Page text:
12. Profile photo of Ryan Adams

    I don’t think I’ll have a worst list.
    Safe to assume if a movie doesn’t show up in my Top 50 then I’m not too fond of it.

    But I will say — ray of sunshine — everything in my top 12 or 15 is a Grade-A first-class in my eyes. and nothing below #30 is less than a B. All the way to #50 are movies that I’d say were B or C+

    Django was around 22-23 a couple days ago. It’s slipped to something like 28 now. I had time to think about it and feeling emboldened to be tougher on it.

    Shreds of cred I have left:
    Inglourious Basterds B+
    Kill Bill 1 & 2, B+ B
    Pulp Fiction, Jackie Brown, Reservoir Dogs? A+ A+ A

  13. Tero Heikkinen

    I should probably try my Top 25 too, but I also should exclude non-English films, because we have this problem everywhere in the world – we just have not seen enough non-English films yet. But maybe I should wait for ZDT before I do that. That is one of 6 films on Ryan’s list that I have not seen yet, and I also understand that Ryan’s list is not the definitive one yet.

  14. Profile photo of Ryan Adams

    The reason I endeavored to try something so comprehensive is because I’ve just about filled in all the gaps of everything that I’m likely to like. I didn’t see That’s My Boy, for example, and probably never will.

    I didn’t include any documentaries because I think that’s too apples and oranges. Animation, ok, no problem, because I can fairly compare narrative fiction films of any style.

    Plus, the more ways I can think to justify other lists — top international, top documentaries — the more space is available to name more narrative titles.

  15. Wow, never thought I would achieve attract so many people for a comment of best of, this is the most popular time that I felt, I’m crying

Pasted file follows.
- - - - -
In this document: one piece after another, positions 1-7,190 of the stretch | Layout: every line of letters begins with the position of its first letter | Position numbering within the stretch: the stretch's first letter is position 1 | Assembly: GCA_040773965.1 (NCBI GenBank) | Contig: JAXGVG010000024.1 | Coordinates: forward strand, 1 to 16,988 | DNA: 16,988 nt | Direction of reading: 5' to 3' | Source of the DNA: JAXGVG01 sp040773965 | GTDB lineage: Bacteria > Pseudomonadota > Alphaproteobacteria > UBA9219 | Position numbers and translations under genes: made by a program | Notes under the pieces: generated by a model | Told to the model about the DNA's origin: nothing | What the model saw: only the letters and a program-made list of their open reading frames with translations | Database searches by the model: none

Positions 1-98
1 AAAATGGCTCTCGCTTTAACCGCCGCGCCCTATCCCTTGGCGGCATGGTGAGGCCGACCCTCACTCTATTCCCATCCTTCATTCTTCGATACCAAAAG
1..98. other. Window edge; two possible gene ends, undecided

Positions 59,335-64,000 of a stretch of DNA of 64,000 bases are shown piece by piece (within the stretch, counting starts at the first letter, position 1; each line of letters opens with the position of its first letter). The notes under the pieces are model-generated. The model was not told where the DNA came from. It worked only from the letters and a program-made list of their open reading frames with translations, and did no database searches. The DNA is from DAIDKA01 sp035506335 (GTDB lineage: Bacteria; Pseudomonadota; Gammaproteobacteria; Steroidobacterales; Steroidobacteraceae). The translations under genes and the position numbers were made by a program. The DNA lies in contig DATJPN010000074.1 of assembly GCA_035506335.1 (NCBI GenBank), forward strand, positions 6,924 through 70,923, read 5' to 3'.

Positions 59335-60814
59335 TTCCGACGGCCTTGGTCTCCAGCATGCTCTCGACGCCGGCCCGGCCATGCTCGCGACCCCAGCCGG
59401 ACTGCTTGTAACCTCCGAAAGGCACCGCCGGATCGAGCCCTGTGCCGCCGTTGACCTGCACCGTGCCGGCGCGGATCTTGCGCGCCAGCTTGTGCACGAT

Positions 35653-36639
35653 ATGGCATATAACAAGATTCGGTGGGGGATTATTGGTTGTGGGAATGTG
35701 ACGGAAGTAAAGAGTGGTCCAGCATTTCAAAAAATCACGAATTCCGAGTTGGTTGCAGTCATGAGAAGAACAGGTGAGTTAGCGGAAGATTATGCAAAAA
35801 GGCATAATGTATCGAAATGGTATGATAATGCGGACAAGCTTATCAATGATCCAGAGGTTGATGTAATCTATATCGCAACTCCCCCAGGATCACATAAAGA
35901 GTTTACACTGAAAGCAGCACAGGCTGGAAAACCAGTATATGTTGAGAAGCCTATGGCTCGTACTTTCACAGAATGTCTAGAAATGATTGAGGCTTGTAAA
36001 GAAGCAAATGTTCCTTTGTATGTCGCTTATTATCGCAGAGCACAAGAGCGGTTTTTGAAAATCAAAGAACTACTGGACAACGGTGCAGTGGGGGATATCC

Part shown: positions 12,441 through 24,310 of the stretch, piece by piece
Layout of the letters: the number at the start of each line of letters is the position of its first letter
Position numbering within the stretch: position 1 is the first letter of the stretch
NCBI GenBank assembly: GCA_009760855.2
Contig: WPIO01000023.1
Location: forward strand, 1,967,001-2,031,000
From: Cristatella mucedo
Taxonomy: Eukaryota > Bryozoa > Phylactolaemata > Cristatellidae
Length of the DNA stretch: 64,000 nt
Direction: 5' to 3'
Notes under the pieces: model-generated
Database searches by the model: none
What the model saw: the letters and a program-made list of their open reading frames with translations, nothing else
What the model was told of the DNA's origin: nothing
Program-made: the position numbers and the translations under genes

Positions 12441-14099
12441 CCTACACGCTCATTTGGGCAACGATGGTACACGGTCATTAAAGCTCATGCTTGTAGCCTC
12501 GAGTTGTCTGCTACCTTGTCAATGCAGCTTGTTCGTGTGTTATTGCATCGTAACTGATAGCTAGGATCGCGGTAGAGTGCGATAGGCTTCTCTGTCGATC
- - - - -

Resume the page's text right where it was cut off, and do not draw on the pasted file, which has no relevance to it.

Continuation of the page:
16. Tero Heikkinen

    “Shreds of cred I have left:
    Inglourious Basterds B+
    Kill Bill 1 & 2, B+ B
    Pulp Fiction, Jackie Brown, Reservoir Dogs? A+ A+ A”

    So conveniently you left out something :D

    I’ll do 1-10 scale.

    Pulp Fiction 10
    Reservoir Dogs 10
    Kill Bill vol. 1 & 2 8
    Inglourious Basterds 8
    Jackie Brown 7
    Death Proof 3

    I expect Django Unchained to get at least 7 from me. Will tell you tomorrow.

  17. Profile photo of Ryan Adams

    ok, I’ll do numerical scores — (but under protest)

    Pulp Fiction 10
    Reservoir Dogs 9.5
    Kill Bill v1 8.5
    Kill Bill v2 8
    Inglourious Basterds 8.5
    Jackie Brown 10
    Death Proof 5
    Django Unchained ~7

    (on my scale of 1-10 the only movies that I’d score below 4 would be various levels of unwatchable. If a movie is nothing except ‘usually in focus’ then that’s a 1.)

  18. My best films of new millenium

    2000: dancer in the dark (lars von trier)
    2001: the other (alejandro amenábar)
    2002: The Hours (Stephen Daldry)
    2003: Lost in Translation (Sofia Coppola)
    2004: Before Sunset (Richard Linklater)
    2005: Match Point (Woody Allen)
    2006: Volver (Pedro Almodóvar)
    2007: Atonement (Joe Wright)
    2008: Happy-Go-Lucky (Mike Leigh)
    2009: A Prophet (Jacques Audiard)
    2010: Agora (Alejandro Amenábar)
    2011: A Separation (Ashgar Farahdi)
    2012: I don’t know yet

    And yours….

  19. The Japanese Viewer

    (“karl”) “I’d like be a filmmaker but haven’t any kind. . . . . . , Philip Seymour Hoffman (The Master). . .”

    Karl, thanks a lot for sharing the story of your life. : ) Quite melting and heartfelt indeed.

    Kudos to all the winners. If my mem serves, I got only the eight of them right – the blunder being I picked The Dark Knight Rises over Skyfall, and The Master over Moonrise Kingdom for the Top 10 list. (Correct me if I am wrong about Skyfall and Moonrise Kingdom as part of the list.)

  20. Oh me too…

    Pulp Fiction 10
    Kill Bill 10
    Django Unchained 9.5
    Jackie Brown 8
    Reservior Dogs 9
    Death Proof 7
    Inglorious Basterds 5

    I know putting JB ahead of RD doesn’t seem to make sense if I gave RD a higher score. I think RD is a better movie, but I like JB better. As far as IB being last, I didn’t like the Melanie Laurent storyline at all. I think DP and DU have the same problem in that QT lets his protagonists do bad things that he would punish his villains for. So at some point you feel uneasy rooting for the “good guy”. With DU, Tarantino seems to think that no matter what, the slave owners deserve everything they get because they’re slave owners. They can’t possibly have redeeming qualities or differing levels of evil. They’re slave owners, end of story. 100% evil.

  21. Tero Heikkinen

    Same here, Ryan. The unwatchable Death Proof gets a 3 because it is technically better than The Three Stooges which is a 2. Had the latter been out of focus or some shit like that, it would’ve been a 1. Of course we like stars everywhere in the world.

    I couldn’t resist:

    Jules: So, tell me again about Basic Instinct?
    Vincent: Okay, what you wanna know?
    Jules: It’s uncut in Amsterdam, right?